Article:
Beyond Beauty: Native Plants and the Food Web

Monarch butterfly feeding on tropical Asclepias curassavica
Monarch butterfly feeding on tropical Asclepias curassavica

The monarch butterfly is a magnificent creature whose lifecycle, over the course of 3-4 annual generations, crosses from Mexico throughout the eastern United States. Three generations a year feed and reproduce in temperate climates with the fourth generation adapted to make the long flight to the Mexican mild winter, only to return to restart the cycle the following year. These seemingly delicate creatures are the only known insects to migrate up to 2500 miles annually and return to the same exact trees in the same groves, though only their predecessors have been there before. Monarchs are just one example of the intricate networks of plant and animal relations that span our continent and the absence or scarcity of these fluttering, orange visitors and tiger-striped caterpillars is a visible manifestation of the effects of our fragmented and degraded ecosystems. Though the lifestyle we lead has greatly affected our native cohabitants, our decisions as gardeners and horticulturalists can work to remedy the situation, though complete recovery is impossible.

Native plants in the CGC rain garden (Asclepias incarnata 'Ice Ballet', Hibiscus moscheutos, Liatris spicata 'Kobold')
Native plants in the CGC rain garden (Asclepias incarnata ‘Ice Ballet’, Hibiscus moscheutos, Liatris spicata ‘Kobold’)

Advocates of planting native flora appreciate endemic plants not only for their beauty and adaptability, but mainly for their deep-rooted connections to the native food web. As such, members of the Asclepias family, or milkweeds, though beautiful and long-blooming, attain more value for their key roles as monarch larvae host plants. The bee balms (Monarda sp.) emerge from their simple task of adding mid-season color to the perennial border and shine as key sources of nectar for native pollinators and hummingbirds. By choosing native plants, gardeners are returning key components to the native food webs while also beautifying their spaces. I would much rather witness a patch of Echinacea feeding my gold finches than a feeder full of seed grown in monoculture and shipped in. That trumpet creeper (Campsis radicans) or native honeysuckle vine (Lonicera sempervirens) speaks to the instinctual feeding cues of the ruby throated hummingbird more clearly than a plastic feeder of syrup.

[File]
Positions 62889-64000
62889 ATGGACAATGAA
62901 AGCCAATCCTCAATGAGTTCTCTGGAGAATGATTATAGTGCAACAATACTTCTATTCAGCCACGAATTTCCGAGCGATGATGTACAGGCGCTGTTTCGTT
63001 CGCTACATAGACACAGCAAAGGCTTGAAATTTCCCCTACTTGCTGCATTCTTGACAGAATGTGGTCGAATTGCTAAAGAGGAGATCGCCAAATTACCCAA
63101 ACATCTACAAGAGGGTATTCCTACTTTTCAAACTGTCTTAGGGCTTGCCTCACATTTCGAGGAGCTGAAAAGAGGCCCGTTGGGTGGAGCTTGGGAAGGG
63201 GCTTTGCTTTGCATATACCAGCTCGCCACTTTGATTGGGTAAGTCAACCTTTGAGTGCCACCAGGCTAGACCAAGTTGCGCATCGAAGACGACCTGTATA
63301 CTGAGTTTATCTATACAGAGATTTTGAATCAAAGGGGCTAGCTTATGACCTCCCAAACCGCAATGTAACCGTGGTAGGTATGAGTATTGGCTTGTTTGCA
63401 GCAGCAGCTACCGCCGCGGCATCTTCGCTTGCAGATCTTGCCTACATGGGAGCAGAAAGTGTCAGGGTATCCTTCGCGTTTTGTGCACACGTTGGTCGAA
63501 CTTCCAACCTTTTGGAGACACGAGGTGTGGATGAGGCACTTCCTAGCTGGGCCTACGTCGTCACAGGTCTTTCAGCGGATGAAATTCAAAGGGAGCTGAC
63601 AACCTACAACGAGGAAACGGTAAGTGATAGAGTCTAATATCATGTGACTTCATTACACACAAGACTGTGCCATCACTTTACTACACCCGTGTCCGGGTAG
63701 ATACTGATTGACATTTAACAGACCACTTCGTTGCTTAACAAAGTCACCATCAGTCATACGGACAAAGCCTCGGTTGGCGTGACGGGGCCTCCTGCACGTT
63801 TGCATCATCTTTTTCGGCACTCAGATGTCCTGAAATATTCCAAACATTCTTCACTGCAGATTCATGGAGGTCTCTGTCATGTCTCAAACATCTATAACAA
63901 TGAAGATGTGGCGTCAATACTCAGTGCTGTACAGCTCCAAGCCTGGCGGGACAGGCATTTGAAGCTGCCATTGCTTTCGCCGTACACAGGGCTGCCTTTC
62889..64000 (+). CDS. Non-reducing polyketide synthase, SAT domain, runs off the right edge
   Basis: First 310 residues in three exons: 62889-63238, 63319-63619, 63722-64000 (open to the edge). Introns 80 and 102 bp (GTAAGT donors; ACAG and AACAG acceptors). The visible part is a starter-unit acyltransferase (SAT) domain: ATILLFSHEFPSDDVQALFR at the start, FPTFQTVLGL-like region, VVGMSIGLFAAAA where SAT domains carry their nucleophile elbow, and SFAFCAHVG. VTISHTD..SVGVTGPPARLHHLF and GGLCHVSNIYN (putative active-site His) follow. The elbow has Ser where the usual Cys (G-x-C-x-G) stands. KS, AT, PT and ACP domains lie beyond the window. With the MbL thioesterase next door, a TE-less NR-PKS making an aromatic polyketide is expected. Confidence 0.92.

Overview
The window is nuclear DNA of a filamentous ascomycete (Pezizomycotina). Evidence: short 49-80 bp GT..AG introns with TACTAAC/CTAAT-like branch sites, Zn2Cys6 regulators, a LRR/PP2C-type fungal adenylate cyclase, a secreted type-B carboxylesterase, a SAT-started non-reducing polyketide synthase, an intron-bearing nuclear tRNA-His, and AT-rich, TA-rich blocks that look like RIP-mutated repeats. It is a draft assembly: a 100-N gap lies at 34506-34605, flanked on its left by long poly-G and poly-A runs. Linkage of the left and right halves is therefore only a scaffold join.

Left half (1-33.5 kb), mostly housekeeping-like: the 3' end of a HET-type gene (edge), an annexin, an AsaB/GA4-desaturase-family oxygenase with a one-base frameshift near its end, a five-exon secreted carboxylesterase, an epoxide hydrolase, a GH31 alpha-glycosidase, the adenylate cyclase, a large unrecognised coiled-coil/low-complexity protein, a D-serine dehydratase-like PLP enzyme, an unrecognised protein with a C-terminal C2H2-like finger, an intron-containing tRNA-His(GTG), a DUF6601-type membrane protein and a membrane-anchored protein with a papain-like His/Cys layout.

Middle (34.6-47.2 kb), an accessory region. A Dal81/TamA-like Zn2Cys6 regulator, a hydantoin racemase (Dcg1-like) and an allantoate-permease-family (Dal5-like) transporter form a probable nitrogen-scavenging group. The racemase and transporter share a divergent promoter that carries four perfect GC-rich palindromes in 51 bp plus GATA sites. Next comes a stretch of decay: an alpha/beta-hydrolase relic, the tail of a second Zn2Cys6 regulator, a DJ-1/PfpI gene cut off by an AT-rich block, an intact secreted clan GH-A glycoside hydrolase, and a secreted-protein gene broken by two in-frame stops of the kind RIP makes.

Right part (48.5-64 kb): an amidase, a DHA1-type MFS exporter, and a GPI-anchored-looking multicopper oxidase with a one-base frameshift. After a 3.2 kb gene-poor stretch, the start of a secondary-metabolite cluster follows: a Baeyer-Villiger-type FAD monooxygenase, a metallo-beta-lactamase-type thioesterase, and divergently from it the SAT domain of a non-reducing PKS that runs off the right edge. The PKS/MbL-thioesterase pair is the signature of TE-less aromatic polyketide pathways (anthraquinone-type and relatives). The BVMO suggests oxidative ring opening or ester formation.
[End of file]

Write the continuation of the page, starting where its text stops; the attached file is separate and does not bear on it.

These next few months at the Civic Garden Center have multiple opportunities to cooperate in this effort. This Saturday March 8, “Planting Native Prairies” (10 – noon) will begin here and adjourn to Eden Park where a new pollinator prairie is being installed. Next Saturday March 15, Wild Ones and the CGC are hosting a class on designing with native plants from ten until noon. At the Plant Sale this May 3, 4 and 5, Wild Ones will also be selling starter milkweeds and butterfly weeds to aid in repairing the fragmented monarch migration routes. Gardening has always been about making choices according to the utility and beauty of plants; the 21st century represents the time in which plants will be chosen for their relation to native plant and animal communities.

–Bennett O. Dowling, CGC Horticulturist

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